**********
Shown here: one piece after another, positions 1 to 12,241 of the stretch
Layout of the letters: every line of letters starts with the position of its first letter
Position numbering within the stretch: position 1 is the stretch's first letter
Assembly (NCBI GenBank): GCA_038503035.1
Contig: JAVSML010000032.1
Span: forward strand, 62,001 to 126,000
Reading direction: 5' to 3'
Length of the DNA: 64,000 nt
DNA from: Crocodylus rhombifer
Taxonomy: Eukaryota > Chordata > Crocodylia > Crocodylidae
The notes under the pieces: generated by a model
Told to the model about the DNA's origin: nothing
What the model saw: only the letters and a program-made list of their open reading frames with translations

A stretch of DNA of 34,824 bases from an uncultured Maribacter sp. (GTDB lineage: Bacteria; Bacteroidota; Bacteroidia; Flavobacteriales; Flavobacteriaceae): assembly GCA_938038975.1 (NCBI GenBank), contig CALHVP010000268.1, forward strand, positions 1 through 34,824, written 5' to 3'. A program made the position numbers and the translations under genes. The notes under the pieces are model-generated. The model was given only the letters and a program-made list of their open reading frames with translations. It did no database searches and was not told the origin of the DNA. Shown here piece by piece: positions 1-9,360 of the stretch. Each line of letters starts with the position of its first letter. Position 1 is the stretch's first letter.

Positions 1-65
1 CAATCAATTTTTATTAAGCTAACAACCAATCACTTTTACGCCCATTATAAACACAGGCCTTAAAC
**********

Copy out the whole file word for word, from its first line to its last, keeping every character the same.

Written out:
Shown here: one piece after another, positions 1 to 12,241 of the stretch
Layout of the letters: every line of letters starts with the position of its first letter
Position numbering within the stretch: position 1 is the stretch's first letter
Assembly (NCBI GenBank): GCA_038503035.1
Contig: JAVSML010000032.1
Span: forward strand, 62,001 to 126,000
Reading direction: 5' to 3'
Length of the DNA: 64,000 nt
DNA from: Crocodylus rhombifer
Taxonomy: Eukaryota > Chordata > Crocodylia > Crocodylidae
The notes under the pieces: generated by a model
Told to the model about the DNA's origin: nothing
What the model saw: only the letters and a program-made list of their open reading frames with translations

A stretch of DNA of 34,824 bases from an uncultured Maribacter sp. (GTDB lineage: Bacteria; Bacteroidota; Bacteroidia; Flavobacteriales; Flavobacteriaceae): assembly GCA_938038975.1 (NCBI GenBank), contig CALHVP010000268.1, forward strand, positions 1 through 34,824, written 5' to 3'. A program made the position numbers and the translations under genes. The notes under the pieces are model-generated. The model was given only the letters and a program-made list of their open reading frames with translations. It did no database searches and was not told the origin of the DNA. Shown here piece by piece: positions 1-9,360 of the stretch. Each line of letters starts with the position of its first letter. Position 1 is the stretch's first letter.

Positions 1-65
1 CAATCAATTTTTATTAAGCTAACAACCAATCACTTTTACGCCCATTATAAACACAGGCCTTAAAC